When Mary Gay Scanlon and Mark Stewart first bought their charming Victorian home 10 years ago, it was a dream come true. But there was one very small problem — the kitchen. It was so small they couldn't open many of the appliances and cabinets at the same time because there simply wasn't enough room. After 10 years of planning, they had a pretty good idea of what they wanted in their remodel. To achieve their perfect kitchen, they called in husband-and-wife design team, Tim Kearney and Claudia Cueto.
Most Victorian homes of that era had very small kitchens. To open up the space, some walls were torn down and reconfigured. They raised the ceiling back up to its original height of 10 feet. Then, to let in plenty of light and a view of the yard, they added large windows, creating a sort of bay-window effect without the bay.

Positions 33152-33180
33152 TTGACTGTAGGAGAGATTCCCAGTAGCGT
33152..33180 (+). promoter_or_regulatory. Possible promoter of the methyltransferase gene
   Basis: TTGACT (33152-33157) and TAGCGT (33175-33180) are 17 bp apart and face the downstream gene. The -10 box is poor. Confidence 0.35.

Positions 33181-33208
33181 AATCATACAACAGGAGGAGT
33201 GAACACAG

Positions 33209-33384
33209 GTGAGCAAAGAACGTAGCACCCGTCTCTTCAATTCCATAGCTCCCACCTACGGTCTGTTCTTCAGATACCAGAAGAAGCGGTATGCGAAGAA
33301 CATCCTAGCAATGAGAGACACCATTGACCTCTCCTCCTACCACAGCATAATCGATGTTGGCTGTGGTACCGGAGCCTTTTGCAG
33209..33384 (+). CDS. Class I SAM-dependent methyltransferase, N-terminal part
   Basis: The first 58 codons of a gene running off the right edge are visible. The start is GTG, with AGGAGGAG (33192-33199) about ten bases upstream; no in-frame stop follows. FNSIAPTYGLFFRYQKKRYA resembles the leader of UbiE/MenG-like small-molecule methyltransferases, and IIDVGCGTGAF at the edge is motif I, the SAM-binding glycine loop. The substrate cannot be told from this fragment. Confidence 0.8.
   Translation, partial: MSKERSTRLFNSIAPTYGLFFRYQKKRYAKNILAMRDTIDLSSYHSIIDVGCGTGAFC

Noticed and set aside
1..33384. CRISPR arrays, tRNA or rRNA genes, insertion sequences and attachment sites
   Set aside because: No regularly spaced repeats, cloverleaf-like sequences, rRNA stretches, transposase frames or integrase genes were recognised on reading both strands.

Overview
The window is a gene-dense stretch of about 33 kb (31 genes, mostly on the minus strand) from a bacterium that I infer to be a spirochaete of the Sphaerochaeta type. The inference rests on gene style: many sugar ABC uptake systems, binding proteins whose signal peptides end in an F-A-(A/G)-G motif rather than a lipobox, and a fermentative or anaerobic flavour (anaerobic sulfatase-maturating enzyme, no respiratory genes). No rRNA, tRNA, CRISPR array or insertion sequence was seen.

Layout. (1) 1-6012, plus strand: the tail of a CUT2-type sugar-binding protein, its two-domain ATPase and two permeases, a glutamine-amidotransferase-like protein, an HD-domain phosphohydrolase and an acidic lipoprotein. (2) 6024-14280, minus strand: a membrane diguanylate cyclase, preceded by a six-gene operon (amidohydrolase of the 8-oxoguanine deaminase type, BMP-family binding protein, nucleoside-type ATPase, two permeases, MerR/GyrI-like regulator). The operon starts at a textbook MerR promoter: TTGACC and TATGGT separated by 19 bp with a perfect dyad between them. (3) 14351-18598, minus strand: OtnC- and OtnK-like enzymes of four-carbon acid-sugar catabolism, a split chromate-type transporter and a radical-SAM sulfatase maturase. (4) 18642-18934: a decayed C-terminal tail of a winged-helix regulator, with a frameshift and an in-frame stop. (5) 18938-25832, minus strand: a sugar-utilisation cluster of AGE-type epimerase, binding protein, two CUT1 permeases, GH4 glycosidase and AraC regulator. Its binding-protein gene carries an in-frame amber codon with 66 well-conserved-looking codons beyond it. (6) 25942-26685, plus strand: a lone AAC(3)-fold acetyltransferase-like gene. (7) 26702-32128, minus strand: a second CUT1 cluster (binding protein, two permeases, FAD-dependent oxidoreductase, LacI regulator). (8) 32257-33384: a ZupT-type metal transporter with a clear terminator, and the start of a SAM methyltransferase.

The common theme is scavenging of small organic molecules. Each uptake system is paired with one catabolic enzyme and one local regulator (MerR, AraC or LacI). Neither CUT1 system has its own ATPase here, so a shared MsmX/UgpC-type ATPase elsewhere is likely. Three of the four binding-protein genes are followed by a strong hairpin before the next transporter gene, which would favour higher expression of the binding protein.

By the back door is a custom-made bench and built-in coat closet. It's a great place for the family to gear up before they head out. An opening between the top of the bench and the bottom of the cabinets provides a full view into the kitchen.
The stove has the vintage look the homeowners wanted, with the modern conveniences of a gas cooktop. The unconventional Aga range is so versatile, it has four electric ovens—a broiler, a roasting oven, a convection oven and a slow-cook oven.
This family loves to bake, so to help them out, they choose soapstone countertops. The non-absorbent surface is perfect for baking. They can roll out pie dough or make biscuits right on the counter, and it won't pick up odors or stains.
The kids love the large banquette seating around the table. It's a great place to spread out the books and do their homework.